arlier this year, I participated in an educational workshop on media relations, joined by Exhibit City News reporter Aleta Walther, and public-relations veteran Wayne Dunham. During the session, a discussion emerged surrounding print advertising, and what exhibitors should look for before purchasing space ads in trade magazines. The unanimous suggestion was to make sure publications are audited before even entertaining the idea of placing an ad. So committed to the idea was Dunham, he informed the audience that if a magazine isn't audited, you can assume it has something to hide.
Why are we
willing to go all
in on trade shows
with unverified attendance figures?
That idea brought me back to turf wars I fought in a previous life, while working at another magazine. New, unaudited startups would pop up every few months or so, offering lower rates and claiming similar circulation - and rookie ad buyers took them at their word. But on multiple occasions, we found that they were printing one-third to as little as one-tenth the number of issues they claimed in their media kits. To put that into perspective, it's a little like show management saying 100,000 buyers walked the aisles at a trade show when only 10,000 to 30,000 actually attended.
Calling the practice of over inflation unethical is an understatement. Magazines who inflate their circulation numbers contribute to a distrust of print advertising in general, and honest, audited publications pay the price. Consider this: An entrepreneur starts a new business, and purchases ad space in an unaudited publication. Months later, the entrepreneur pulls her ad, citing a lack of response. After all, she thinks that ad is running in three to 10 times more magazines than are even being printed. The next time an ad rep calls, even if he or she represents an audited magazine, the entrepreneur's reaction is frank: I tried print advertising, but it didn't work. The unaudited publication has tainted the marketplace.
That's why third-party audits are de rigueur among most professional publications. If the Audit Bureau of Circulations or BPA Worldwide hasn't confirmed the info in a magazine's media kit, few advertisers are likely to bet their ad budgets - and their careers - on the publisher's word.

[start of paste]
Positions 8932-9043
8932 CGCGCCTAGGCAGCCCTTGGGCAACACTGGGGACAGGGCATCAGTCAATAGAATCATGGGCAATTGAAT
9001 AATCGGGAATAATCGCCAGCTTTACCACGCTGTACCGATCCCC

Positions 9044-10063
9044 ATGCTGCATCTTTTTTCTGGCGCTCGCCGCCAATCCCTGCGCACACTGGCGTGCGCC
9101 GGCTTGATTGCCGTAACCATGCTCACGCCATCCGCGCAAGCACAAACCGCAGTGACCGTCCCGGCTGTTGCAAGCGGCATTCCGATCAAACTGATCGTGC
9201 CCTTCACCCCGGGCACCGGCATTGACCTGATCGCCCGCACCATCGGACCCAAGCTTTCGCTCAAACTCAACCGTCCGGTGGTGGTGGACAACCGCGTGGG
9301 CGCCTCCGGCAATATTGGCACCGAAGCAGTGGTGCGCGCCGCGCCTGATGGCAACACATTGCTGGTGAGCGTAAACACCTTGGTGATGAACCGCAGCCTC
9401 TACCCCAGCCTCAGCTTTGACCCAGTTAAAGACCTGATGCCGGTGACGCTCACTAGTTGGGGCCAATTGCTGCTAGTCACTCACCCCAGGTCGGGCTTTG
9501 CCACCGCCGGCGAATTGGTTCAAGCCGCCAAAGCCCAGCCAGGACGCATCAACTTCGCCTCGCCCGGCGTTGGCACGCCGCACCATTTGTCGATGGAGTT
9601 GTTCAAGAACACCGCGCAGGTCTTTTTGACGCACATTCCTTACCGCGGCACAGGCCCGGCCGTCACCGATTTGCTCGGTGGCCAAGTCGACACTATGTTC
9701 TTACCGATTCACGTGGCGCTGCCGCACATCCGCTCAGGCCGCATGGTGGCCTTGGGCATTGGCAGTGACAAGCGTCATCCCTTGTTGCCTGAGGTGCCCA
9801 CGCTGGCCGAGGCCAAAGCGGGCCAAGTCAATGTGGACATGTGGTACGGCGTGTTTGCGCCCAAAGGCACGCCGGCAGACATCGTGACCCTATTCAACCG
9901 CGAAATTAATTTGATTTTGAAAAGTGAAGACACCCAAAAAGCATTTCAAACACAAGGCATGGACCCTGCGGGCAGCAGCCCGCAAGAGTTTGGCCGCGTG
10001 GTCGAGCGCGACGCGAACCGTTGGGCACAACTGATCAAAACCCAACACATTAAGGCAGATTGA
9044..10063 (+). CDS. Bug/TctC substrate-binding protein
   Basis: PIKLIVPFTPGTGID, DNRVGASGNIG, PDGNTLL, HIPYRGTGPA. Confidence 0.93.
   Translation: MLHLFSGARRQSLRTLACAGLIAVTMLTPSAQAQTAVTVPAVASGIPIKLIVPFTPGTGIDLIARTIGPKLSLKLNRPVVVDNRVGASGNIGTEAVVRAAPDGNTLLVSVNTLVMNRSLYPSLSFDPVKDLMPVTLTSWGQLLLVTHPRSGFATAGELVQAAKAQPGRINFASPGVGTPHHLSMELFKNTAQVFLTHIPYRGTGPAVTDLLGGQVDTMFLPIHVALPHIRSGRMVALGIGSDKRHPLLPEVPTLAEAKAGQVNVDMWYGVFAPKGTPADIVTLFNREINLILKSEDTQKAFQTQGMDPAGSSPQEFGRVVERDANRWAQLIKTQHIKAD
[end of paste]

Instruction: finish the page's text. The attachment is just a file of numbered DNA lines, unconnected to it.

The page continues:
Now, consider my scenario again, but this time imagine an entrepreneur being wooed to participate in her first trade show with unaudited - and for the purposes of this exercise, inflated - attendance figures. She gives it a shot, exhibits at the show, and walks away with a skewed view of trade shows and exhibit marketing because, quite simply, show management lied. Her conclusion: Trade shows don't deliver. And our industry suffers due to the resulting misperception.
You wouldn't give your child medication that wasn't approved by the Food and Drug Administration, nor would you deck the halls (or your booth) with lighting that wasn't certified by Underwriters Laboratories. You might not even order an entree without consulting Yelp. We expect access to third-party verification on all those fronts, and more. So why are we willing to go all in on trade shows with unverified attendance figures?
I'm not saying all unaudited shows have vastly inflated attendee numbers, or that most show-management reps are actively seeking to deceive exhibitors. But don't you deserve access to reliable data regarding attendance, demographics, and more?
When we ask managers of unaudited shows why they don't invest in an audit, it's rarely the price associated that they cite as justification for not having third-party verification. Somewhat surprisingly, it's usually that their exhibitors haven't asked. So start asking for audited data from shows in which you currently invest, and expect it of any new shows you're considering. If show management pushes back, just remember the words of Wayne Dunham: If they're not audited, you can assume they have something to hide.e
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